We could always use help: from people supplying news to PHP coders and web designers. Our sole remaining translator could use a helping hand aswell, so if you're capable of translating German into English - please drop us a line!
A web designer knowing his way around XHTML/CSS would be very handy to have: the next big project is to provide two versions of the site, depending on the type of your browser: the current design would be delivered to Amiga browsers, everybody else would get a similar but more modern, XHTML/CSS based version that offers more features. That requires a lot of groundwork, which we've been working on for quite a while.
After that, I'd like to expand our news database backwards: With about 31.000 news items since autumn 1998 (about 70% also have an English translation), we're as much a documentation project as a news service. Importing news from older sources like newsletters, defunct sites or old press releases would make for an interesting project.
About Aminet now. Are you sad to see other download websites like AROS-Archives or OS4Depot?
I'd rather have one central archive, yes. I don't see why we need four, it just complicates things for everybody, IMHO. But it's been nearly a decade since the first alternatives got established, so I don't loose much sleep over it these days. What's done is done.
It was retired temporarily due to technical problems, I'd have to look up the actual details. As to why it never came back... We had lots of motivation and ideas initially - but the core people were all very enthusiastic about AmigaOS 4, so the problems behind the scenes and the litigation between the various parties involved hurt us a lot. As did the lack of interest from all 'next generation' camps.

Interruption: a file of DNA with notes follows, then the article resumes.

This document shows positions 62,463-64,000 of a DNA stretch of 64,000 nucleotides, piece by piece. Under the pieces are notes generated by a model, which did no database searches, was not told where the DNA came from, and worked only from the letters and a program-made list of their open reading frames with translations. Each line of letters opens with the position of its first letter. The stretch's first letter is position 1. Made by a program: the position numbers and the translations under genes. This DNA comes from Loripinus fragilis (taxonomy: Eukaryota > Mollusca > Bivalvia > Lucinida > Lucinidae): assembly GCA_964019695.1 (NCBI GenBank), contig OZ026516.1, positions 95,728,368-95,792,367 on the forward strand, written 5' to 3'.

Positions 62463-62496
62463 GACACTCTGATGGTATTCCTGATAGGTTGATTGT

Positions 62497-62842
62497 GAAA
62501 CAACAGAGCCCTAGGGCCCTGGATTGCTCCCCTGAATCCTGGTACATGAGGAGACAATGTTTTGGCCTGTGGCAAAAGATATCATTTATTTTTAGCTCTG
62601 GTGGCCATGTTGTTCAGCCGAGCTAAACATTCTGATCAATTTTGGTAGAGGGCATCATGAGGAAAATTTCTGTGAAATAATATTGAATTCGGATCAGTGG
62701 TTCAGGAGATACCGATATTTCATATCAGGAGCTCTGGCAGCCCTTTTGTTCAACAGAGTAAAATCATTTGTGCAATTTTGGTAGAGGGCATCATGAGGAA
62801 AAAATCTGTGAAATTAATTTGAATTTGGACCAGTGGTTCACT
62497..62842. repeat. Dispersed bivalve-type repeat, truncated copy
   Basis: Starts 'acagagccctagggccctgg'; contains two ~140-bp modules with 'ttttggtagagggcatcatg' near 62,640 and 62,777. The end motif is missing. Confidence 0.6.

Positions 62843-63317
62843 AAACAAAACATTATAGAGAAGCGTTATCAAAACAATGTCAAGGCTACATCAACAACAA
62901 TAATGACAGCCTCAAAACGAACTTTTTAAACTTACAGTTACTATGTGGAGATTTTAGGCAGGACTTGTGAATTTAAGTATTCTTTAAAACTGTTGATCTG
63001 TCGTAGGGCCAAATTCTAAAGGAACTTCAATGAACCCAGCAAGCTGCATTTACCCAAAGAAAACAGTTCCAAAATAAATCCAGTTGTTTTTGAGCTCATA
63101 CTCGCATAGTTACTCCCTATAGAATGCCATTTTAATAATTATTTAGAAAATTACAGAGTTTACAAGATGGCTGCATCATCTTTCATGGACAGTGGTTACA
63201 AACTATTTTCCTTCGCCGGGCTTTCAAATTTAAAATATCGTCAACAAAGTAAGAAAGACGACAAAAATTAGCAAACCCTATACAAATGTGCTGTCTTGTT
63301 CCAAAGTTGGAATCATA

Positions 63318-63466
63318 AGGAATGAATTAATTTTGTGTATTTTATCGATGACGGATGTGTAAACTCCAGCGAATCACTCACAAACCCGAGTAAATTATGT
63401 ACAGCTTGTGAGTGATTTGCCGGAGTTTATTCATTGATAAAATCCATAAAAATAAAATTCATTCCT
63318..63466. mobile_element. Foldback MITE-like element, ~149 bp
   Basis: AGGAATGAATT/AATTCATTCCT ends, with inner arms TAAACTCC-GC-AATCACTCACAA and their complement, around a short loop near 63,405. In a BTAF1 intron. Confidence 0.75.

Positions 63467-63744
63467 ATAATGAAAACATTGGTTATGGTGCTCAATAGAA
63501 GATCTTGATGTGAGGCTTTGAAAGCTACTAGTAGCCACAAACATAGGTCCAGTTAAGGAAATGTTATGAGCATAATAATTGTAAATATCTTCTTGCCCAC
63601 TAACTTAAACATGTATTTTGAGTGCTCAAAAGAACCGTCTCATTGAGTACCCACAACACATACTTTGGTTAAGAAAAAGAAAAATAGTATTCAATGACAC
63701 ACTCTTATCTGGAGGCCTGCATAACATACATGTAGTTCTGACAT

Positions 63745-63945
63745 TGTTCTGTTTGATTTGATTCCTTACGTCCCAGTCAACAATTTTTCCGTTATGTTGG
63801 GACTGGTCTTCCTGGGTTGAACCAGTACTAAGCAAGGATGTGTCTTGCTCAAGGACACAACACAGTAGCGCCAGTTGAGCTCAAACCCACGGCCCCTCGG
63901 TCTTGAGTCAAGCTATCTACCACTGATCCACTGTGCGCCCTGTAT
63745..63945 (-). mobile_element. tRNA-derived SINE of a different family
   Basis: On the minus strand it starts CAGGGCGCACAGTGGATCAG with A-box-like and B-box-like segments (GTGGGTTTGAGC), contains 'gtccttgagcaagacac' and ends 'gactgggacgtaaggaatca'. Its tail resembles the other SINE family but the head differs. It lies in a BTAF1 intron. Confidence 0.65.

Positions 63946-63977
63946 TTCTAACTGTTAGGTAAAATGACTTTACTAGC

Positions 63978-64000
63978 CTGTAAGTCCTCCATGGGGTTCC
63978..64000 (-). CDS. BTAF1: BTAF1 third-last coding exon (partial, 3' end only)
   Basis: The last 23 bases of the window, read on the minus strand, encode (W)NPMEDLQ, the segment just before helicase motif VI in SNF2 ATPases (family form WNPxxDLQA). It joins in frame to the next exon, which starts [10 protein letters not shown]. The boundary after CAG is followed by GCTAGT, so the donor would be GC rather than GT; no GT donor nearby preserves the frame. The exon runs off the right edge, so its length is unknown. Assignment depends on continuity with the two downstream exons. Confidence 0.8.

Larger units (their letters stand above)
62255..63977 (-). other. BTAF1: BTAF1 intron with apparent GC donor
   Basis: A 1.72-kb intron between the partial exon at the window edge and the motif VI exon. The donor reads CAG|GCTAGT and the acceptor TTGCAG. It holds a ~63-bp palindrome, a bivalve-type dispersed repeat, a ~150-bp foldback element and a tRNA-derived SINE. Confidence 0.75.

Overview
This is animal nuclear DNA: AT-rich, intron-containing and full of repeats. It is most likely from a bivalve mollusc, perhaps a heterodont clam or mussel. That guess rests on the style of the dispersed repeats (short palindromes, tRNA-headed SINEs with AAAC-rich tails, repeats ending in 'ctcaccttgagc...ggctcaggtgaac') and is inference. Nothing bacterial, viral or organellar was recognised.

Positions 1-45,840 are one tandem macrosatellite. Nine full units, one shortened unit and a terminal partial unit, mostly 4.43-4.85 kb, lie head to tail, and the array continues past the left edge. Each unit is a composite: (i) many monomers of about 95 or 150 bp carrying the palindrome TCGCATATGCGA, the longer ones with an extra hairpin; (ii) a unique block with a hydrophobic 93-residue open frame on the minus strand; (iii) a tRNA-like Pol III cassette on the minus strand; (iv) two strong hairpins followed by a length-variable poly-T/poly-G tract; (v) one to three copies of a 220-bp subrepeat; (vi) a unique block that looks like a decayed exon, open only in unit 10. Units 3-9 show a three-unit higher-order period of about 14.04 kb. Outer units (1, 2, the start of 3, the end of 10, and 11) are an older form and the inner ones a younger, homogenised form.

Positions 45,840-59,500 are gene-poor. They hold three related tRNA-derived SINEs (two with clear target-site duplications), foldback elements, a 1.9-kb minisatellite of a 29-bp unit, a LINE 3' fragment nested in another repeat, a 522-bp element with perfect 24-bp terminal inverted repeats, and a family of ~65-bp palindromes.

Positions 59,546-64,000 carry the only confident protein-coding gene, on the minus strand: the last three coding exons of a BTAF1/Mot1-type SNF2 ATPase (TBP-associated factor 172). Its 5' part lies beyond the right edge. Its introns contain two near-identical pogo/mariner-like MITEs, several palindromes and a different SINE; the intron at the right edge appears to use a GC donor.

We had lots of ideas, e.g. we were already working on drafts for a cross-platform package management system inspired by Debian - because that would have obviously been the next step of file hosting - but all of that slowly died.
The web upload is not dead yet, its comeback just takes longer than I anticipated. ;-)
I remember a gallery function was also in progress some years ago. Currently, is someone working on it or it had been abandoned?
It was a temporary solution written in Perl (ugh...) by one of the miror administrators. He took it offline again, I think.
Do you have other projects for Aminet?
Since there aren't all that many uploads these days, our focus switched to preserving as much of the Amiga history as possible.
That means trying to upload as much old stuff as we can get our hands on. Progress is slower than we'd like, but there's been a steady flow of old programs, sourcecode and magazines being added.
If somebody wants to help with this: Just start uploading! Lots of early freeware games and tools are still missing from Aminet. Other things, like source code or full versions of former Shareware titles require getting in touch with the original developer, that's a time consuming process - any help with that would be appreciated a lot.
Preservation also requires a solution for long term storage that would survive the core people dying of old age or loosing interest. That's why we're currently working on making archive.org a permanent Aminet mirror - these guys are all about long term preservation.
What do you think about AMIStore?
I don't think an appstore solves any of the (many) problems the Amiga has. Instead it makes the existing ones worse or even creates new issues.
What the Amiga needed (amongst other things) was a package management system that installs software automatically and resolves dependencies - similar to 'Grunch' on MorphOS.
What the Amiga got instead was a way to make it easier for users to pay for... whatever they vendors sell us this week. Good for those people that need updated versions of PPaint or Aladdin 4D, but how many of them are out there?